I am growing into a scholar with a foot in literature and a foot in information science, I have a stake in asking and answering that newly liberated question: What can you do with a million books? What do you do with a million books?
It’s a question that’s being asked a lot in the past few years, and what’s more, so many answers are beginning to be offered in concrete terms rather than speculation. It’s an exciting and promising time for literature, for other humanistic fields. Digital humanities are here, and we finally have both the ready means and ready material to start interrogating texts in ways that were logistically not possible before now.
It’s a question that I’d like to offer my own answers to, in the form of experiments and projects, as so many others are now doing. But there is always another question nagging at me when I look, with real enthusiasm, at the kind of work that is being done to take humanistic inquiry to an unprecedented scale.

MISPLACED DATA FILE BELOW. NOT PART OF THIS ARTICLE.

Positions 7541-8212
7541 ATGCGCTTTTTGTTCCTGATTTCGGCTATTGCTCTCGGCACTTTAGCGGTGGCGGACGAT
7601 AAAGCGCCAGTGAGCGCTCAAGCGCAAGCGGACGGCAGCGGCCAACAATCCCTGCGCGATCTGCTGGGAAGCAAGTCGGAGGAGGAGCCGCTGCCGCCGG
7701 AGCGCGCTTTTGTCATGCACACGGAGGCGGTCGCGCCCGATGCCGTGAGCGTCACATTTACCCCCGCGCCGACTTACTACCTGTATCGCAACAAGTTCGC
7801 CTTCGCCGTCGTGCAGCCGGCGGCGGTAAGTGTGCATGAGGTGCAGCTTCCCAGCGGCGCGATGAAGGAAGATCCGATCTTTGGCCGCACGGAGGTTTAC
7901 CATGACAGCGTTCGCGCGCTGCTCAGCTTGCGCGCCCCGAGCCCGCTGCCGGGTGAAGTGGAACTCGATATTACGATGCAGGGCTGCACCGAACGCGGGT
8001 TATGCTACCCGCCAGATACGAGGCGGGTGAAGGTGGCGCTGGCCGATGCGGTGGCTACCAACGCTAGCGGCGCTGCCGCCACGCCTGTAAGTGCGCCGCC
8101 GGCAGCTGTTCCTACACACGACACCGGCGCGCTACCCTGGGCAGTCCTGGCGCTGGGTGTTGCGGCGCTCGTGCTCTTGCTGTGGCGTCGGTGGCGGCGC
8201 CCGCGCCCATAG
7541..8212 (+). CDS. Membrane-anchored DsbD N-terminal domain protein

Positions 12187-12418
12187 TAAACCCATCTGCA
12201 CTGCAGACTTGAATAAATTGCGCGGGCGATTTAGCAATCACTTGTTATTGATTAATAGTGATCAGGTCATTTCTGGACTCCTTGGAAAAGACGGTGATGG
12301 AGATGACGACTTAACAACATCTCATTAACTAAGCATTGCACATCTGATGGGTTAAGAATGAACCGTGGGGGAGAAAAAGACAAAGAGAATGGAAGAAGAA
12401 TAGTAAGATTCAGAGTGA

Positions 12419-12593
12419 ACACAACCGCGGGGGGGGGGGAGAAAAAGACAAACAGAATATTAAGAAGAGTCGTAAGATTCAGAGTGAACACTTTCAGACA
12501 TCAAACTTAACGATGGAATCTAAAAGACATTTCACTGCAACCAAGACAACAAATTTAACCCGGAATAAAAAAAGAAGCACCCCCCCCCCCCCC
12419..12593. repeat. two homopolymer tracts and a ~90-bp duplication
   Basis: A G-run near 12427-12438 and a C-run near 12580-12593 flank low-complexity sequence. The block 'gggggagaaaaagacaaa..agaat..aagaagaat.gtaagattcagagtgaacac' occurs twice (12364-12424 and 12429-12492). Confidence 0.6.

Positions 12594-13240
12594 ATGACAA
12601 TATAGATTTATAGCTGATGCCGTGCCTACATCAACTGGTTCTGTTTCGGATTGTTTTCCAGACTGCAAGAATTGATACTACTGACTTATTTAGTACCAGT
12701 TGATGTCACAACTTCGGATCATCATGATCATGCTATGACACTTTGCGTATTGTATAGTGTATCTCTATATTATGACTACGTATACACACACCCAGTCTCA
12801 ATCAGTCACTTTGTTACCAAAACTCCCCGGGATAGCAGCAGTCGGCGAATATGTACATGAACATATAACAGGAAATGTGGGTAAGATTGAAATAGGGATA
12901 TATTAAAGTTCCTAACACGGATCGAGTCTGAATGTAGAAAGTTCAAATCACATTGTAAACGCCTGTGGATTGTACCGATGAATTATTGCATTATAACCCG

At first I asked the question that made me feel like an outsider, despite sharing the same desires and the same curiosity as those whose web sites I visit, and whose articles I read. I asked, why is this happening in the same departments, in the same fields? Why does it seem that this is limited not to a discipline, but to a time, to a place?
To be blunt, the vast majority of projects are dealing with texts in English or French, or more broadly in European languages, with the classics, and with texts from the early modern period through the early 20th century. Why did I read an article today whose very title asked “what is the place of digital humanities in English departments?”
Continue reading what can you do with a million (non-digitized) books?